Pope Francis played a key role in brokering the US-Cuba deal that was made public earlier this week. It is the most stunning success so far in a series of peacemaking efforts by the pontiff. VOA religion reporter Jerome Socolovsky has more.
Video

Video Fears of More Political Gridlock in 2015

2014 proved to be a difficult year politically for President Barack Obama and a very good year for the U.S. Republican Party. Republican gains in the November midterm elections gave them control of the Senate and House of Representatives for the next two years -- setting the stage for more confrontation and gridlock in the final two years of the Obama presidency. VOA National Correspondent Jim Malone has a preview from Washington.
Video

Video Sudan School Becomes Target of Aerial Attacks

The school dropout rate is at an all-time high in Sudan's South Kordofan state because many schools have been destroyed during the three-year civil war between the government and SPLA-N rebel forces. Adam Bailes visited Sudan's Nuba Mountains' region and reports many children are simply too scared to go to school
Video

Video VOA Reporter Tours Devastated Peshawar School

Islamist militants wearing military uniforms and strapped with explosives attacked a military run school Tuesday in the northwestern Pakistani city of Peshawar. At least 141 people were killed in the horrific attack, most of them young students. VOA reporter Ayaz Gul visited the devastated school and attended the funeral of the principal who courageously tried to save her students from the deadly attack.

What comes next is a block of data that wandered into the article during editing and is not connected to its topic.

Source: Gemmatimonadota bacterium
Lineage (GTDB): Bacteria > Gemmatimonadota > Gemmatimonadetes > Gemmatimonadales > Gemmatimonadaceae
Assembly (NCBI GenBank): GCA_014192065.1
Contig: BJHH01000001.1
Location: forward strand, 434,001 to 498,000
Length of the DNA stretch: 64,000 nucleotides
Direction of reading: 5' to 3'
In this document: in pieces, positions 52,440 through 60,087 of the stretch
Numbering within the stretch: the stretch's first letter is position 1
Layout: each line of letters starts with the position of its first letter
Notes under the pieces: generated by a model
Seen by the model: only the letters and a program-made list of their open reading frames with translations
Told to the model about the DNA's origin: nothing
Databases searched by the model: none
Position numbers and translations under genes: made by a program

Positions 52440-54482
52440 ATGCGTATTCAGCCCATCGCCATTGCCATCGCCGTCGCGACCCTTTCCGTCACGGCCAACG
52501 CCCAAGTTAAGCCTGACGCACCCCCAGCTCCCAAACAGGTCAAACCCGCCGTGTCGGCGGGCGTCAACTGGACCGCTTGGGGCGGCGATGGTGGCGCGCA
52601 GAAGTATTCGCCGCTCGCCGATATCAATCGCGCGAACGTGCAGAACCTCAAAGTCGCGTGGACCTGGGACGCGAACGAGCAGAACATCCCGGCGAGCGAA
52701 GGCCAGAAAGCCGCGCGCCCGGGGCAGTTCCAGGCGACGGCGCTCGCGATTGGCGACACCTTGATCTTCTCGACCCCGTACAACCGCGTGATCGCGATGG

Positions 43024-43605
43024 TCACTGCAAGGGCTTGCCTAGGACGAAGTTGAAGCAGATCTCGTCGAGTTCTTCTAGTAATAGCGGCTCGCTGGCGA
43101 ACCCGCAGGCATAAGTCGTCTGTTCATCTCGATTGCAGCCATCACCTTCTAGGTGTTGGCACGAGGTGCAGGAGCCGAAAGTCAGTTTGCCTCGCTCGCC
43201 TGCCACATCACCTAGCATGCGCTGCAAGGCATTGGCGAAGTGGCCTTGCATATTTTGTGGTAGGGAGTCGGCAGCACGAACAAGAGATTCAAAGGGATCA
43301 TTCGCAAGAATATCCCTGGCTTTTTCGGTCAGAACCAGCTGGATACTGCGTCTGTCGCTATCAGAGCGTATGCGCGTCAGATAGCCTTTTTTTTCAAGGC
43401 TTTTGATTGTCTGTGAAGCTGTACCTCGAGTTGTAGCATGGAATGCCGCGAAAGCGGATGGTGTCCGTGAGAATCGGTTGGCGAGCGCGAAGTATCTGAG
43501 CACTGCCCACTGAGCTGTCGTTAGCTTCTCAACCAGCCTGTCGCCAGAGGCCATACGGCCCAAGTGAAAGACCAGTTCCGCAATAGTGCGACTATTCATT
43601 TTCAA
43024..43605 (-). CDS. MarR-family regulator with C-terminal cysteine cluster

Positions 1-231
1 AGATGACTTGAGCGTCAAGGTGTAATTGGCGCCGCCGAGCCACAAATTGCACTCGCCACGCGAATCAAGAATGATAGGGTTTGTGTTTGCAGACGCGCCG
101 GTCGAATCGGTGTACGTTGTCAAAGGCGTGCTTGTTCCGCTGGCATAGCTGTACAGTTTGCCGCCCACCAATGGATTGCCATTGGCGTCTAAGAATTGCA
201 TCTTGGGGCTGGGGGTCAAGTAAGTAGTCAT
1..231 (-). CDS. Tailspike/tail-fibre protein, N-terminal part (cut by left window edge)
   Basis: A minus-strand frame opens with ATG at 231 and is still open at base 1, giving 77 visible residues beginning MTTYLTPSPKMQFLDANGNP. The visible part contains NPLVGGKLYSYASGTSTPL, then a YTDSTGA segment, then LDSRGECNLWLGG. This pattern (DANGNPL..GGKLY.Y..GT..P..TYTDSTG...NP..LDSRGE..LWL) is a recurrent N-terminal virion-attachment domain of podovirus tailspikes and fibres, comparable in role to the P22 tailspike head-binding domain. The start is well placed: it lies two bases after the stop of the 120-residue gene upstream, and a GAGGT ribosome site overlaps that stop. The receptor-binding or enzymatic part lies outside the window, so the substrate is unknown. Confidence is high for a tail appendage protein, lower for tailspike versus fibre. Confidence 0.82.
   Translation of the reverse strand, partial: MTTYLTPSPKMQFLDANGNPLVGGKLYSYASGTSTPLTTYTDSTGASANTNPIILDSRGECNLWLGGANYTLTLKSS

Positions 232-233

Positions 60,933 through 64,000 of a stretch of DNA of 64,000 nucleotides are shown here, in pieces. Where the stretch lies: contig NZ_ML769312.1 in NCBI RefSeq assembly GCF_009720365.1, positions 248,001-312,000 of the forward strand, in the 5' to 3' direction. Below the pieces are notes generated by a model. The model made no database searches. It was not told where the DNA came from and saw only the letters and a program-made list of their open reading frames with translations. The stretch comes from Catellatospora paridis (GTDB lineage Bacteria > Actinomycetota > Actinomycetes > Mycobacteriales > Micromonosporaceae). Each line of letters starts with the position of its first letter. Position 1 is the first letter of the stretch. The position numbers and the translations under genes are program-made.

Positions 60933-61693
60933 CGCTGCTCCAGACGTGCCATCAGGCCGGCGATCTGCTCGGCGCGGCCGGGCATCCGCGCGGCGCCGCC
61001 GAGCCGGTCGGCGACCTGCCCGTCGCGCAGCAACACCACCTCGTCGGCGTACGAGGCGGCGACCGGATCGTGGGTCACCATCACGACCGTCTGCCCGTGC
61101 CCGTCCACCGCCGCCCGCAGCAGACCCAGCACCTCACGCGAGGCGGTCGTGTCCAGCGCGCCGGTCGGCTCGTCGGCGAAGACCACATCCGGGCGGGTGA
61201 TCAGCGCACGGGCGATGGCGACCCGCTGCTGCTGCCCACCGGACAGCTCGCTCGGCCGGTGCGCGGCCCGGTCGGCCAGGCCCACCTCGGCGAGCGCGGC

Video

Video Nigerians Fleeing Boko Haram Languish in Camp Near Capital

In its five-year effort to impose Islamic law in northeastern Nigeria, the Boko Haram extremist group has killed thousands of people and forced hundreds of thousands to flee. Some of those who ran for their lives now live in squalor on the edges of the capital, Abuja. Chris Stein reports for VOA.
Video

Video Aceh Rebuilt Decade After Tsunami, But Scars Remain

On December 26, 2004 there was an earthquake in the Indian Ocean so powerful it caused the Earth’s axis to wobble a few centimeters. Onshore on the island of Sumatra, the resulting tsunami was devastating. A decade later, VOA Correspondent Steve Herman reports from Banda Aceh, Indonesia, where although there is little remaining evidence of the physical devastation, the psychological scars among survivors remain.

All About America

AppleAndroid